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Ultimate Journey: Retracing the Path of an Ancient Buddhist Monk Who Crossed Asia in Search of Enlightenment

1 rating: 1.0
A book by Richard Bernstein

In 629, a Chinese Buddhist monk named Hsuan Tsang left the Tang dynasty capital Chang-an (current-day Xian) and set off to India to see the principal shrines of his religion. His path was arduous, involving the passage of vast deserts and towering mountains, … see full wiki

Tags: Books
Author: Richard Bernstein
Publisher: Vintage
1 review about Ultimate Journey: Retracing the Path of...

The search for meaning as a long slog rather than a pilgrimage

  • May 9, 2010
Rating:
+1
Can we find ourselves on the road? Or, does travel increase longing for home, loneliness, isolation? An experienced "China expert," New York-based journalist Bernstein subtitles his narrative: "Retracing the Path of an Ancient Buddhist Monk Who Crossed Asia in Search of Enlightenment." But what he finds is less fulsome than many who go East from the West.

"The Buddha's actual birthplace is marked by an uninteresting stone shrine surrounded by fields buzzing with locusts. Nearby is a fetid pond where the baby was washed by his mother. Nobody was around except for a volunteer guide who tried hard but didn't speak English. I was feeling the onset of an intestinal pestilence." It's 112 F/45 C. He's tired and a long way from NYC.

Published in 2001, this account comes while he traveled through the PRC in the wake of the Belgrade bombing by U.S. forces of the Chinese embassy, which arouses animosity among many who scrutinize him at the start of his seven-thousand mile journey. He follows Hsuan Tsang's 629 trail. Restless, at 55 Bernstein, childless and never married, starts with his Chinese emigrant girlfriend from Xian onto the Road of Great Events into Central Asia towards India. Yet, he does not make a pilgrimage out of curiosity about Buddhism's origins, which compelled Hsuan Tsang, but out of restlessness, to leave routine before it is too late.

"A great part of travel, especially to places where you don't know anybody, consists of fatigue and lumpy mattresses and touts who cheat you and dinner by yourself in rooms full of people who are dining together. The Chinese have a saying: The wise man is he who can hear the dogs barking in the next village but has no desire to go there. Perhaps this is the same idea as Blaise Pascal's celebrated penséé about all human evil coming from man's inability to sit quietly in a room." (9)

This report lacks a lot of purple prose; Bernstein avoids description often and the results of his journey, particularly the Central Asian stretches, surprisingly prove mundane. I was surprised he found so little of interest for long passages on his trip. He goes off instead on tangents about his youth and the lack of depth in Hsuan Tsang's own often self-effacing chronicle makes a telling comparison between today's self-absorbed trekkers and ancient stoic seekers. But, Bernstein's ideas even if sporadically engaging do enrich the telling, uneven as it may be. I'd advise sticking with it, as the text's energy picks up once he enters the Indian subcontinent.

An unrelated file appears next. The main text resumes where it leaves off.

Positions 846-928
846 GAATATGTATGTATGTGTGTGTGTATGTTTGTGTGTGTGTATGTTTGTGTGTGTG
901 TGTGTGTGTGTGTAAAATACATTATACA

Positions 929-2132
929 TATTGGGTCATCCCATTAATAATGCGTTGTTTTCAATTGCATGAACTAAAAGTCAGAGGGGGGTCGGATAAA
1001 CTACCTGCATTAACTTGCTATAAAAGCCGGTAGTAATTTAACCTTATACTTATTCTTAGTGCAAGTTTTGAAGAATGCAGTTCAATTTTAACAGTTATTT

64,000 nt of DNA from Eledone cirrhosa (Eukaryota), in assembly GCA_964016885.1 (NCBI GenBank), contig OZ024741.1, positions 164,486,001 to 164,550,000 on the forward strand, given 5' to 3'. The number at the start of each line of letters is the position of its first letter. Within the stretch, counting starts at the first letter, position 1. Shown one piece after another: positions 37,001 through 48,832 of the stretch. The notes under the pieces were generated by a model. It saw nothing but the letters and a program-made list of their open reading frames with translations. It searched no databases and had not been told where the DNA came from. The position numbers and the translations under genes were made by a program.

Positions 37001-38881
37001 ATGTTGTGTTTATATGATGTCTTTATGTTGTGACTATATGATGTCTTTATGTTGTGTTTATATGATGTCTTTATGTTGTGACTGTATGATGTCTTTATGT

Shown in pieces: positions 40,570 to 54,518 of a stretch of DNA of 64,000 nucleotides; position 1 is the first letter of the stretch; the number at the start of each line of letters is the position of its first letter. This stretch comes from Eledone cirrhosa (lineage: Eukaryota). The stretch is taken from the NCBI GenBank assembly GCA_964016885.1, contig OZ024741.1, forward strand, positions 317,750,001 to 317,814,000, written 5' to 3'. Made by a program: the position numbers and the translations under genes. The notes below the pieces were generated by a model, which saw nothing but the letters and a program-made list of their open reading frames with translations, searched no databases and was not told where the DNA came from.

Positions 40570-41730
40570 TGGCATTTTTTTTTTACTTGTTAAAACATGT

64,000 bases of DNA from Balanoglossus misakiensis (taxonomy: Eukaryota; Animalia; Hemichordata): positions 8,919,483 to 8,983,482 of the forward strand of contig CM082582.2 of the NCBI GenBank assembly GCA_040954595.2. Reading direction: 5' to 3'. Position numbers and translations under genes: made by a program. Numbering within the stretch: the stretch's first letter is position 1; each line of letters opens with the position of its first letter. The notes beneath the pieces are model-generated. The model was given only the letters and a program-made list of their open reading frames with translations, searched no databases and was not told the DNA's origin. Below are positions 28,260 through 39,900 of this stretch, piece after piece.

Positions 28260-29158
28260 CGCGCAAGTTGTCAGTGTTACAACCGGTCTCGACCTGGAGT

He can sum up culture clashes well. "There are countries where the cars stop for people and where the people stop for cars." (20) Americans "are uncomfortable seeing others labor physically while we are at ease," contrasted to post-colonial societies such as England, India, and China.

Religion for him as a secularized skeptic does not matter as much as identification with his people, and exploring the philosophical paradoxes of the Yogacara school that engrossed Hsuan Tsang. "The issue for a Christian or Jew is only secondarily: is it true? Primarily it is: what does God demand of me?" While in Hinduism and Buddhism, it's not so much "belief in a Supreme Being" in its manifestations as it is "the true nature of reality, the reality that lies behind appearances and whose apprehension will enable the devotee to escape the grip of earthly attachment and experience a higher happiness." (273)

On his adventure, Bernstein's interest appears to enliven as perhaps like Hsuan Tsang he enters India. This section's the most compelling, as Bernstein follows his predecessor into the heart of the Buddhist paradox: "that if all is illusion, then nothing can be known". (224) He's read about Buddhism but his stubbornness regarding its basic teachings about impermanence and not clinging to concepts appears almost willfully obstinate. He may never solve this famous crux, but he admits at least at last that letting go and being honest with one's own character proves a reliable path. He vows to return to his life with the woman who will be his fiancée and to settle down after a life of roaming Asia and reporting about it in Manhattan.

Bernstein intersperses his own upbringing as a Jewish boy born to immigrants on a Connecticut chicken farm with his struggles to figure out his place in a rootless upbringing. He gains subtle insights. In an orphanage in Amritsar, he takes photos (none are included strangely and the volume lacks illustrations) of the boys, but of one who's blind: "I left my camera in the bag where it belonged. To photograph him would be to announce that I could see what he couldn't-- himself." (195)

The search with Zhongmei-- and his departure from her when he must alone go past the Chinese borders-- to find his own identity impels his outward quest. It's often a slow and routine slog rather than a thrilling adventure. It may not please those used to travel tales full of colorful characters and wry mishaps, but as with Hsuan Tsang's example (however dimly pursued) the diligence Bernstein applies on and off makes this a thoughtful-- if stumbling and erratic-- journey.

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